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CONGRESSMAN BISHOP PLACES HIGH ON BIPARTISAN INDEX

May 1, 2017 at 7:10 pm

WASHINGTON, D.C. – The Lugar Center and Georgetown University’s McCourt School of Public Policy unveiled their most recent update to the annual Bipartisan Index, ranking Congressman Sanford D. Bishop, Jr. (GA-02) as the 16th most likely U.S. Representatives to work across party lines during the 114th Congress. The Index is a non-partisan tool, ranking all 535 members of Congress on their willingness to reach across the aisle by evaluating legislation sponsorship and co-sponsorship data.

“It is an honor to be recognized on the Bipartisan Index, and I thank the Lugar Center and Georgetown University’s McCourt School of Public Policy for recognizing the importance of bipartisan cooperation,” said Congressman Bishop. “If we are to serve our districts effectively, we must be willing to work across the aisle. We must focus on our common goals, instead of our narrow divisions. And we must recognize that solving the difficult issues facing our country will require a collaborative and deliberative approach to governance.”

“Despite the highly charged political environment of the past several years, Congressional bipartisanship did improve in the 114th Congress as compared to the 113th Congress,” said Lugar Center President Richard G. Lugar, who served for 36 years as a Republican senator from Indiana. “The Index shows that many senators and representatives raised their scores in the 114th Congress, so we are encouraged to see that even many lawmakers with strong ideological positions have found more common ground with their colleagues across the aisle. Cooperative efforts to address real challenges is what the American people want to see from their leaders, and we are hopeful it will be a growing trend during the 115th Congress.”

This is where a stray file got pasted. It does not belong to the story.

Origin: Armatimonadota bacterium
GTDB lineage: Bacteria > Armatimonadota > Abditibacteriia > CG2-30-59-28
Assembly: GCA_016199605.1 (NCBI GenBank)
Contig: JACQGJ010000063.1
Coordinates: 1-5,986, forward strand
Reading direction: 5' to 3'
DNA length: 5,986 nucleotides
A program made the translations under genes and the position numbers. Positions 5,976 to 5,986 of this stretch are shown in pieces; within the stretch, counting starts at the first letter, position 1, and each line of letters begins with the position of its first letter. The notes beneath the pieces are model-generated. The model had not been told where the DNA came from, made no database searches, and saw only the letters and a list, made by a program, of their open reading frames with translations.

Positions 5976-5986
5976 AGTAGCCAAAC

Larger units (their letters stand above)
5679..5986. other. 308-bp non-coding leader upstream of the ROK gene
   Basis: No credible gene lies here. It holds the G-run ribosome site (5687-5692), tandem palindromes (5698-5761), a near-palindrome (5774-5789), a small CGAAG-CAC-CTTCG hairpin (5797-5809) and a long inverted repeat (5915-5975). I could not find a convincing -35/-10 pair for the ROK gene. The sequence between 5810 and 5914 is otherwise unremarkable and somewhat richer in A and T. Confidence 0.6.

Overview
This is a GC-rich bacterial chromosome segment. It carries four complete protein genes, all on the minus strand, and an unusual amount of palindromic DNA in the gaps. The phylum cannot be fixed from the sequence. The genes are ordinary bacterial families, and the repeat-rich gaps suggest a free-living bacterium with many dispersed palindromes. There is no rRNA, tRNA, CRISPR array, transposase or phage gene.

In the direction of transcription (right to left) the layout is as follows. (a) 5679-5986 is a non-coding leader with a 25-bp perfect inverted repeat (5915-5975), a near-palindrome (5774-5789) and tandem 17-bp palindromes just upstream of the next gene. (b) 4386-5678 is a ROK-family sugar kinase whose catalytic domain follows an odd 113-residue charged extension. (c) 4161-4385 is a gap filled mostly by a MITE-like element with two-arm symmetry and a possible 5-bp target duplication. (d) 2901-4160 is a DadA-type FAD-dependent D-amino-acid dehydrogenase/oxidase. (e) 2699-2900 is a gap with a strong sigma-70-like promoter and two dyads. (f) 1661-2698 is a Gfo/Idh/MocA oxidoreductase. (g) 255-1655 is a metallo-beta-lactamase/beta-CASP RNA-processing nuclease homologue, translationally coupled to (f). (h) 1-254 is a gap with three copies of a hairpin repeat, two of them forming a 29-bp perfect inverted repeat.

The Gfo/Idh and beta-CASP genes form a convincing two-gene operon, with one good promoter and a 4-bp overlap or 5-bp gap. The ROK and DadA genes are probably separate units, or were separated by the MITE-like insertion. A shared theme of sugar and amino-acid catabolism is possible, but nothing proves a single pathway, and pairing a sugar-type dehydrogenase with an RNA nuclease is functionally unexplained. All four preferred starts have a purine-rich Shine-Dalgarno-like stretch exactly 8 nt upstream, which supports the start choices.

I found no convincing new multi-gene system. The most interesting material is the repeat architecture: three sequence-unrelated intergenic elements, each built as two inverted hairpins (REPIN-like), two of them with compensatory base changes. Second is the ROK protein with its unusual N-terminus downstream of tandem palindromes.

“Good policy requires effective politics,” said Edward Montgomery, dean of the McCourt School. “We are never going to solve the policy challenges we face without cooperation between our political parties. We are encouraged to see more members of Congress reaching out to work with those across the aisle. ”

The update to the Bipartisan Index measures bipartisanship during the full 114th Congress, including both 2015 and 2016. The data shows overall improvement in bipartisanship when compared to data for the 113th Congress (2013-14), which was one of the most partisan Congresses of the past 20 years.

For more information on the current and previous rankings, The Lugar Center, or Georgetown University’s McCourt School of Public Policy, please click here.

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